Texas Annexation

On June 23, 1845, a joint resolution of the Congress of Texas voted in favor of annexation by the United States. The leaders of the republic first voted for annexation in 1836, soon after gaining independence from Mexico, but the U.S. Congress was unwilling to admit another state that permitted slavery. Sam Houston, commander of the Texas army during the fight for independence from Mexico and the first president of the Republic of Texas, was a strong advocate of annexation.

Sam Houston… Mathew B. Brady, [between 1848 and 1850]. Daguerreotypes. Prints & Photographs Division

In 1845, the political climate proved more favorable to the request for statehood. On December 29, 1845, Texas officially became the twenty-eighth state in the Union although the formal transfer of government did not take place until February 19, 1846. A unique provision in its agreement with the United States permitted Texas to retain title to its public lands. Further, Texas was annexed as a slave state.

Texas is divided into various regions characterized by distinct cultures and climates. East Texas includes the forested area known as the “Big Thicket” and some of the wet, coastal marsh area. The region produces cotton, rice, and sugar cane, and its economy is centered on the Gulf Coast’s petrochemical and shipping industries. The eastern part of Texas continues to be culturally tied to the Deep South. West Texas includes the Davis Mountains, the northern High Plains of the Panhandle, and some of the Hill Country. Cattle and sheep ranching continue to thrive in the legendary land of the cowboy. Near the national border, Mexican culture remains particularly influential.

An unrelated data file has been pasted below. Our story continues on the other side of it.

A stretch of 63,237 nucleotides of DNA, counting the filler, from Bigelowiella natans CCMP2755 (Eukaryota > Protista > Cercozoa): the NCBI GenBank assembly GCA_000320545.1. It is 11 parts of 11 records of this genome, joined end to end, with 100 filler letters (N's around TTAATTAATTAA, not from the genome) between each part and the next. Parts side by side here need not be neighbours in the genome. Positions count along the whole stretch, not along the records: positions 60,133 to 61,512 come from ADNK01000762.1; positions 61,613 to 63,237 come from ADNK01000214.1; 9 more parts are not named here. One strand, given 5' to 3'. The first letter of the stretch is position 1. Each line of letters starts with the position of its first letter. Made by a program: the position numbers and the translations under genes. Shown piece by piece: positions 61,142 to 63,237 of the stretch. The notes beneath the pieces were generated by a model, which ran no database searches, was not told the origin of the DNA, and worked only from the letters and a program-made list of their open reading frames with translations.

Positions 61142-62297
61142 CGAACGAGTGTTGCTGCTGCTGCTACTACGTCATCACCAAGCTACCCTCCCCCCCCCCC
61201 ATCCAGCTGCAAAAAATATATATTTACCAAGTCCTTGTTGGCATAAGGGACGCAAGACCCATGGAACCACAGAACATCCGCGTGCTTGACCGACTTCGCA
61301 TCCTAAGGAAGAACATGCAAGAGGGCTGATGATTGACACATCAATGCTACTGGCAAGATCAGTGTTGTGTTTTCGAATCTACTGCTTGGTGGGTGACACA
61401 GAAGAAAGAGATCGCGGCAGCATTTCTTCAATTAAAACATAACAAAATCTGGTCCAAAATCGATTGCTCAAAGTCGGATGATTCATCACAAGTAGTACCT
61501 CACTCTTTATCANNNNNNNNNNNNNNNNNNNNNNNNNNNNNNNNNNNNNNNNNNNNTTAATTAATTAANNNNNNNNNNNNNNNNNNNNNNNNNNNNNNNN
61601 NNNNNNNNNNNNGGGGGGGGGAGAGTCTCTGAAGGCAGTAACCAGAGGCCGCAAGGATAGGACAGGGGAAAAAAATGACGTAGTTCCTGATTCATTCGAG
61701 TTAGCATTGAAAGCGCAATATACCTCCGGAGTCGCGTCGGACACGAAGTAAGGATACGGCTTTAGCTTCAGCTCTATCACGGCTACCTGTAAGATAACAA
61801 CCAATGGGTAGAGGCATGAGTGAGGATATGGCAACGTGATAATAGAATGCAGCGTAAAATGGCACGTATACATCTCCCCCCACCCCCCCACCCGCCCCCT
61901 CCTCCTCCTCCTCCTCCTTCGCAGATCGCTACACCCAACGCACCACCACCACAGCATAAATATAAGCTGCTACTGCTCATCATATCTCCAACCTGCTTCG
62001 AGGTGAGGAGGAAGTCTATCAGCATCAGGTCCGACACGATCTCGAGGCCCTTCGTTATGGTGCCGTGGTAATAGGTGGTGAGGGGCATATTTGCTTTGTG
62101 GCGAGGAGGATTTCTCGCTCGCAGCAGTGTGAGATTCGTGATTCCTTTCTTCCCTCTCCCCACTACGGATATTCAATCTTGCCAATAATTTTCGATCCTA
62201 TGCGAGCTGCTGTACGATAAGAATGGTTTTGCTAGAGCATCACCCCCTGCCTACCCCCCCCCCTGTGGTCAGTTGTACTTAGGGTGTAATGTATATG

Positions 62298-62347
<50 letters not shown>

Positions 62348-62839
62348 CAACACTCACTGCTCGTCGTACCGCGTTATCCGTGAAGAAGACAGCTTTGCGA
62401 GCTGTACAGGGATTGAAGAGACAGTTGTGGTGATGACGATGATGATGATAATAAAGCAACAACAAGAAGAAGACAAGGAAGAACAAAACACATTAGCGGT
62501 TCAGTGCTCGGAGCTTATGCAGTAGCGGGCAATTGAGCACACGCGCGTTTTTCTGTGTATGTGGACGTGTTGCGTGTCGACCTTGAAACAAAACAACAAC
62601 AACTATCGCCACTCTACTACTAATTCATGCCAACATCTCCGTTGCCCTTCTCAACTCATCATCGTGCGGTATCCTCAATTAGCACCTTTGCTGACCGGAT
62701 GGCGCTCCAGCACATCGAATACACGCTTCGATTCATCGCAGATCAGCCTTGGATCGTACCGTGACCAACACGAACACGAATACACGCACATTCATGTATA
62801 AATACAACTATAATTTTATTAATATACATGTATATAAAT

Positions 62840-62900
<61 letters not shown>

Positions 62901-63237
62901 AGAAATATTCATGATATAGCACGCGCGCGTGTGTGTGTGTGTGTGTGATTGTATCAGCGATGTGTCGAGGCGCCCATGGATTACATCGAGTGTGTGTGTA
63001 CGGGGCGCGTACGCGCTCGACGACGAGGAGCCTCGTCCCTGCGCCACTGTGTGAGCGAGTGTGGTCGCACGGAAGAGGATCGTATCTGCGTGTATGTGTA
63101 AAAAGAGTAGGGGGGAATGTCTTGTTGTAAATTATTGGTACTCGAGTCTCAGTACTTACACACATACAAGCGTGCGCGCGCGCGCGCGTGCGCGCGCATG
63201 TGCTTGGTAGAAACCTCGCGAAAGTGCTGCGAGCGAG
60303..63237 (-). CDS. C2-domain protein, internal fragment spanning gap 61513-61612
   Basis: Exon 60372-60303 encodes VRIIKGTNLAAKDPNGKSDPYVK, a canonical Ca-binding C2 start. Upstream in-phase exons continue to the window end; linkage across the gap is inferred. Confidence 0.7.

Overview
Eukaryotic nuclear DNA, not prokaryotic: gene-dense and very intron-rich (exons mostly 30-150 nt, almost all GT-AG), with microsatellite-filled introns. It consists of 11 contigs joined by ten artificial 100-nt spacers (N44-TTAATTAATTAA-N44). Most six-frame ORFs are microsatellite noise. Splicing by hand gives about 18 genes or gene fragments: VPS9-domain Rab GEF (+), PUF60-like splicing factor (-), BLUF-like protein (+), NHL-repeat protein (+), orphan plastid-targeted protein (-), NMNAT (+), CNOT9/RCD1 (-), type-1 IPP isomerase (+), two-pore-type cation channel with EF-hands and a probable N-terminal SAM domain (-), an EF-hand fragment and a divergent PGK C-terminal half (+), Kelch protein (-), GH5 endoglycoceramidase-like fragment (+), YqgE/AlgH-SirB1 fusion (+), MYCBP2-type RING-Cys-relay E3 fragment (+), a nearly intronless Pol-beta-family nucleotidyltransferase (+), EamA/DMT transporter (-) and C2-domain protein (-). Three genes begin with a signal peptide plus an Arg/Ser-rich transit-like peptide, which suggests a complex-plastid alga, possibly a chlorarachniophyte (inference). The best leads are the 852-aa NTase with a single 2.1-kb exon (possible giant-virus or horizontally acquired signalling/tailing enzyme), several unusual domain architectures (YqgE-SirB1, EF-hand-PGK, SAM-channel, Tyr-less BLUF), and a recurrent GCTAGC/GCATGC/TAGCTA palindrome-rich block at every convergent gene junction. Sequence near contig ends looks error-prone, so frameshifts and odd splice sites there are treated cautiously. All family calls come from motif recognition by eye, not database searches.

Camp Wagon on a Texas Roundup. William Henry Jackson, photographer, [ca. 1900]. Detroit Publishing Company. Prints & Photographs Division

Our roundup was the hardest of all work we had to do, but the most interesting, at least it was to most of us, because we then had roping and bul-dogging to do.

Dave Hoffman.” Sheldon F. Gauthier, interviewer; Fort Worth, Texas, ca. 1936-39. American Life Histories: Manuscripts from the Federal Writers’ Project, 1936 to 1940. Manuscript Division

One of the more than 400 Texans interviewed in American Life Histories: Manuscripts from the Federal Writers’ Project, 1936 to 1940, early settler Mrs. Emma Falconer, described the state’s natural beauty: